In Case No. 12-1749, Judge Conlon dismissed the complaint without prejudice and denied the IFP request as moot. See 4/9/12 Order. This complaint was directed at "all chemistry and biochemistry professors at Loyola University." Judge Conlon held that the "complaint fails to name any specific defendants or specific allegations involving Loyola professors."

In Case No. 12-1204, Judge Feinerman granted plaintiff's IFP request. He did not analyze plaintiff's specific claims in granting the IFP request. According to the docket, defendant filed a motion to dismiss. Plaintiff thereafter filed a combined response brief and a motion for leave to file an amended complaint. No ruling has yet been made on the motion to dismiss. This case before Judge Feinerman, based on a quick review of the complaint, seems to focus somewhat more directly than the other five cases on the particular facts concerning plaintiff's interaction with Professor Mock, in 1972, while at the University of Illinois, Chicago.

In reviewing the two complaints and the two IFP requests currently pending before this Court, they appear to be identical, likely a photocopy of each other. Each is 67 pages and contains a mixture of handwritten allegations combined with various printouts of scholarly articles with passages underlined. Very little of the complaint concerns facts pertaining to plaintiff's own personal situation. Instead these complaints focus mostly on generalized allegations about the general nature of science research in American universities. However, toward the end of each complaint, plaintiff briefly veers back to his personal situation by alleging that "my case concerns Dr. William L. Mock, professor of chemistry, University of Illinois at Chicago, my advisor at UIC." (The pages are not numbered but this quote is from page 63 of the complaint as it was scanned by the Court's docketing department.)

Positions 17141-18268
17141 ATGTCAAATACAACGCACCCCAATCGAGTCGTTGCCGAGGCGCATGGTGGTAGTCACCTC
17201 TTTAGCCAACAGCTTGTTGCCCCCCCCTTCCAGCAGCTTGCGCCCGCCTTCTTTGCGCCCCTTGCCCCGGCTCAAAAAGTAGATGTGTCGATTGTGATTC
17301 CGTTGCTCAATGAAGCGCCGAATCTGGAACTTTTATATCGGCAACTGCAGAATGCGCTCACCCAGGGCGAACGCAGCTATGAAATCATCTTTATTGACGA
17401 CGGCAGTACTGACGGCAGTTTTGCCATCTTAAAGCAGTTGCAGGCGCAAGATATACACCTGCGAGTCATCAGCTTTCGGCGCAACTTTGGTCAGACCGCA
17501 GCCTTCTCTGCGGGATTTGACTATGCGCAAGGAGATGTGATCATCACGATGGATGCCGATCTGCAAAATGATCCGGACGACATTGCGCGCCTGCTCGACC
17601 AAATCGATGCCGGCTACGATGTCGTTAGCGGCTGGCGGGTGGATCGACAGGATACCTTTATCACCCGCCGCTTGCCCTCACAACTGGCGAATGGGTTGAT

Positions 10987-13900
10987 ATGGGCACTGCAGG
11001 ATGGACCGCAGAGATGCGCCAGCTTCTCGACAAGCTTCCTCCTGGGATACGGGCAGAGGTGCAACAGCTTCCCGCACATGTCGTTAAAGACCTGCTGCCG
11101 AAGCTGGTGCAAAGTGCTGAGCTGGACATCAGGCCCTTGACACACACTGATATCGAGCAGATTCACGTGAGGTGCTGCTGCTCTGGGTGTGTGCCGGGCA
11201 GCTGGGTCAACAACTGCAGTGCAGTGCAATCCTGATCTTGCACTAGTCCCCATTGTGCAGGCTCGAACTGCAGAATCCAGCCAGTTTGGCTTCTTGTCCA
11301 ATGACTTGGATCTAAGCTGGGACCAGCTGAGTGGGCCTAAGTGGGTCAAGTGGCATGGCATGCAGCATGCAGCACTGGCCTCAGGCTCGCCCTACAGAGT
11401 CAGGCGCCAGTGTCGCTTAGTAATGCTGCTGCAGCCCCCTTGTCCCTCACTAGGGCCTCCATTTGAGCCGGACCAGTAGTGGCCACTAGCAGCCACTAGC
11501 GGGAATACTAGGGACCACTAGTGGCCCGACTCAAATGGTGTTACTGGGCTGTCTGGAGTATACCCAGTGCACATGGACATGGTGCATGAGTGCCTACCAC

In addition to reviewing these two complaints against each other, we also have reviewed them against the three complaints in the cases dismissed by Judges Leinenweber, Kennelly, and Conlon. Here again, the complaints are identical photocopies of each other. Each is 67 pages. The only difference we could find is that there is a different university listed on page 1. We have reviewed the reasoning and analysis provided in the three minute orders in these cases. We agree with their conclusion that plaintiff's four claims are not viable. We therefore adopt the reasoning provided in those minute orders, and see no need to repeat the same analysis again in this minute order. We do note that the two cases here are directed at two universities which plaintiff apparently had no contact with, and his complaints against these two universities both state that his case primarily concerns his dispute with Professor Mock. In this regard, we note that the case before Judge Feinerman, which as noted above ostensibly focuses more on Professor Mock, is still pending. For all the above reasons, plaintiff's two IFP requests are denied.